All Effectiveness Bank analyses to date of documents related to alcohol compiled for our supporter Alcohol Change UK, starting with the analyses most recently added or updated, totalling today 773 documents.
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Markham W.A., Young R., Sweeting H. et al.
Social Science and Medicine: 2012, 75, p. 69–76.
Intriguing findings from Glasgow on what it is about a school which helps protect pupils from less socially accepted substance use: in this case, engaging schools with good teacher-pupil relationships but, unlike in England, not those which (given their pupils and areas) excel academically and in eliminating truancy. Connection is it seems the key.
Foxcroft D.R., Tsertsvadze A.
Perspectives in Public Health: 2012, 132(3), p. 128–134.
The reviewers here helpfully amalgamate the findings of their three authoritative reviews of alcohol prevention programmes in the school, among families and parents, and combining these and/or other components. Some programmes they say work, but why and in what contexts remains unclear.
Resnick S.M., Griffiths M.D.
International Journal of Mental Health and Addiction: 2012, 10, p. 185–196.
This small English study poses fundamental questions about alcohol treatment services: whether private services suffer from an ‘empathy gap’ and NHS services from poor systems; whether opening up treatment choice to patients with a record of bad decision-making is a good thing; and whether there can be universal criteria for what counts as quality provision.
DOCUMENT 2014 HTM file
How many drinkers should be in treatment?
Druglink: January/February 2014.
Depending on the criteria, Britain’s performance in ensuring needy drinkers enter treatment can look anywhere from an abysmal 7% to an excellent 40%. Does where you draw the line depend on how you want to portray Britain’s performance?
Bray J.W., Cowell A.J., Hinde J.M.
Medical Care: 2011, 49(3), p. 287–294.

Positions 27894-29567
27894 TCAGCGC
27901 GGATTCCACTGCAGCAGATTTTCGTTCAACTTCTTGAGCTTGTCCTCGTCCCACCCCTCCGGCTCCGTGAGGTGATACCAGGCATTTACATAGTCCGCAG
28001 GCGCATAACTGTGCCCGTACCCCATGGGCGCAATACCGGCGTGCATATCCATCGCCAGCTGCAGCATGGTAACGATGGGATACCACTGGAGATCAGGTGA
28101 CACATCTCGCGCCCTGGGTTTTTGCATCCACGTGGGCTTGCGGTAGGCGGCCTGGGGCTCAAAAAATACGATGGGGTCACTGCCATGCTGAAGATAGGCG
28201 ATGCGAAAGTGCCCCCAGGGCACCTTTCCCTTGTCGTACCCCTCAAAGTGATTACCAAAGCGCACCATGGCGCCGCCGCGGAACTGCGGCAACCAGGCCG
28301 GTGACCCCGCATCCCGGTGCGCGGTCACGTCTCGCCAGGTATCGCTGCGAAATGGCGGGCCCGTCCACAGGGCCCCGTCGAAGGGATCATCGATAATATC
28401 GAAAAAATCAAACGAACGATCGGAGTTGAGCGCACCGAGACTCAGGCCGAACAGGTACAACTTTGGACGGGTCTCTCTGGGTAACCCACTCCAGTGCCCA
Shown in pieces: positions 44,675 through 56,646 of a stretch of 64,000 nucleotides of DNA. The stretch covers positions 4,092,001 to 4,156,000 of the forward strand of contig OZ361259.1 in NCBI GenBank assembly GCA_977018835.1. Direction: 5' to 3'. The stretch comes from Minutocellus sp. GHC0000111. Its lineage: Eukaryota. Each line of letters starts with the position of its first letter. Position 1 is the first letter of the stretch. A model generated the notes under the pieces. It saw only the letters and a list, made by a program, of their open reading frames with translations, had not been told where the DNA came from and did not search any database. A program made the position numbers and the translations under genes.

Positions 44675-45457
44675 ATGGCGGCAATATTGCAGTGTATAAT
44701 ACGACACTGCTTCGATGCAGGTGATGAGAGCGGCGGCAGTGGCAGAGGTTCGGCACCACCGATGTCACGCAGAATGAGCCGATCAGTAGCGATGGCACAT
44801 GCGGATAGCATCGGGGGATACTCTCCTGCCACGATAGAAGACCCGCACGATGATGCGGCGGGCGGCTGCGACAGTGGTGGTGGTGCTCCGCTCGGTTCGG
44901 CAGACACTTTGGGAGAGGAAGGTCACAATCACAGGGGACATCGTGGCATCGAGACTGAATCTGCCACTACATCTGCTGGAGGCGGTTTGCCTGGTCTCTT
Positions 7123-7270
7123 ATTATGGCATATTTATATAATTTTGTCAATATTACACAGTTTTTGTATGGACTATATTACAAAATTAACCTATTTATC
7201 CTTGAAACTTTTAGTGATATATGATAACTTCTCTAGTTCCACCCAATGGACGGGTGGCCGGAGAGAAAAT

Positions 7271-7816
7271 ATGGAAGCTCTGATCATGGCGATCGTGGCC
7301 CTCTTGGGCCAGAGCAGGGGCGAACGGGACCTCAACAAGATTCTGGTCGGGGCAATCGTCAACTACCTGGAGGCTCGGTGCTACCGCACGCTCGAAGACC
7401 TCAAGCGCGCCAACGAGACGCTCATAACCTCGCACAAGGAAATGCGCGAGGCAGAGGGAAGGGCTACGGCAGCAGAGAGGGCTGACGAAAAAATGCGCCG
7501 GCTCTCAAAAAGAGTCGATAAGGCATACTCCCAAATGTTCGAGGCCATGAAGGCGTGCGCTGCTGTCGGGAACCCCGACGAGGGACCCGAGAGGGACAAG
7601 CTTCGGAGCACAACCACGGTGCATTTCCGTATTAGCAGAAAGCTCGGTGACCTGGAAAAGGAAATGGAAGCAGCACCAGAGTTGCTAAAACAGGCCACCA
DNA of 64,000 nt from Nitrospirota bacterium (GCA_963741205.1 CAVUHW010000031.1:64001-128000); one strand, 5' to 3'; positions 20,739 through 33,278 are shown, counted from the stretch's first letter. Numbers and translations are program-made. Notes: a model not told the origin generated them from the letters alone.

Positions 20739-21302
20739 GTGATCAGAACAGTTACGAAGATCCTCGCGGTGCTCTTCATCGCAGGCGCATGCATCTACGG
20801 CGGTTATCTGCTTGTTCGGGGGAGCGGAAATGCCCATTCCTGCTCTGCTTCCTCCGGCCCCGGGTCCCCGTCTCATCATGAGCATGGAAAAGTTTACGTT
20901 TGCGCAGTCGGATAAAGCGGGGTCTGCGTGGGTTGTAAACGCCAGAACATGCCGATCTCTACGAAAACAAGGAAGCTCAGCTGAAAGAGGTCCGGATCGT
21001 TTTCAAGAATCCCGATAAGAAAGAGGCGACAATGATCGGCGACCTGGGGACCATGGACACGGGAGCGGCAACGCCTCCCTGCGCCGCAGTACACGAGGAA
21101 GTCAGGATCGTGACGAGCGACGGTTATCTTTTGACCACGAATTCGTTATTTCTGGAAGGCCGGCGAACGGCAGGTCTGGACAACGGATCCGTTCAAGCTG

Screening for risky drinking and offering brief advice slightly reduces later emergency department visits was the main finding of this review, suggesting these programmes can help ease pressure on overloaded departments. Adding to their attraction, some of the evidence comes from studies in the services set to benefit.
STUDY 1992 HTM file
Disulfiram treatment of alcoholism
Chick J., Gough K., Falkowski W. et al.
British Journal of Psychiatry: 1992, 161, p. 84–89.
Still relevant today, from the early 1990s this UK randomised trial of disulfiram in the treatment of alcohol dependence found that, given daily supervision to make sure patients took tablets they knew would cause unpleasant effects if they drank, the effect was to significantly reduce drinking.
DOCUMENT 2013 HTM file
Alcohol treatment in England 2012–13
Public Health England.
Public Health England, 2013.
In England nearly 110,000 patients were in specialist alcohol treatment in 2012/13 and over a third left as planned free of dependence. These numbers probably mean most dependent drinkers who could benefit from treatment do without it, perhaps partly because so few find their way to treatment via their GPs and other medical services.
Gilligan C., Kypri K, Lubman D.
Alcohol and Alcoholism: 2012, 47(3), p. 349–354.
Should parents introduce their underage children to alcohol, and if they give their children alcohol, is it important that they supervise its consumption? Opinions and guidelines differ as do research findings, perhaps because much depends on the context.
DOCUMENT 2013 HTM file
Druglink: November/December 2013.
Can we dispense with counselling, therapy, treatment as we know it, and just punish or deprive patients of rewards when they use substances in undesired ways, and reward them when they behave as we/they would wish? British services are trialling an approach about which many clinicians express major ethical concerns – contingency management.
REVIEW 2013 HTM file
Quitting drugs: quantitative and qualitative features
Annual Review of Clinical Psychology: 2013, 9, p. 29–59.
Innovative re-analysis of US national surveys reveals that no matter how long ago someone became dependent on an illegal drug or alcohol, their chances of achieving remission remain the same. The findings challenge models which assume that progressive neural, lifestyle or psychological changes increasingly lock someone in to addiction.
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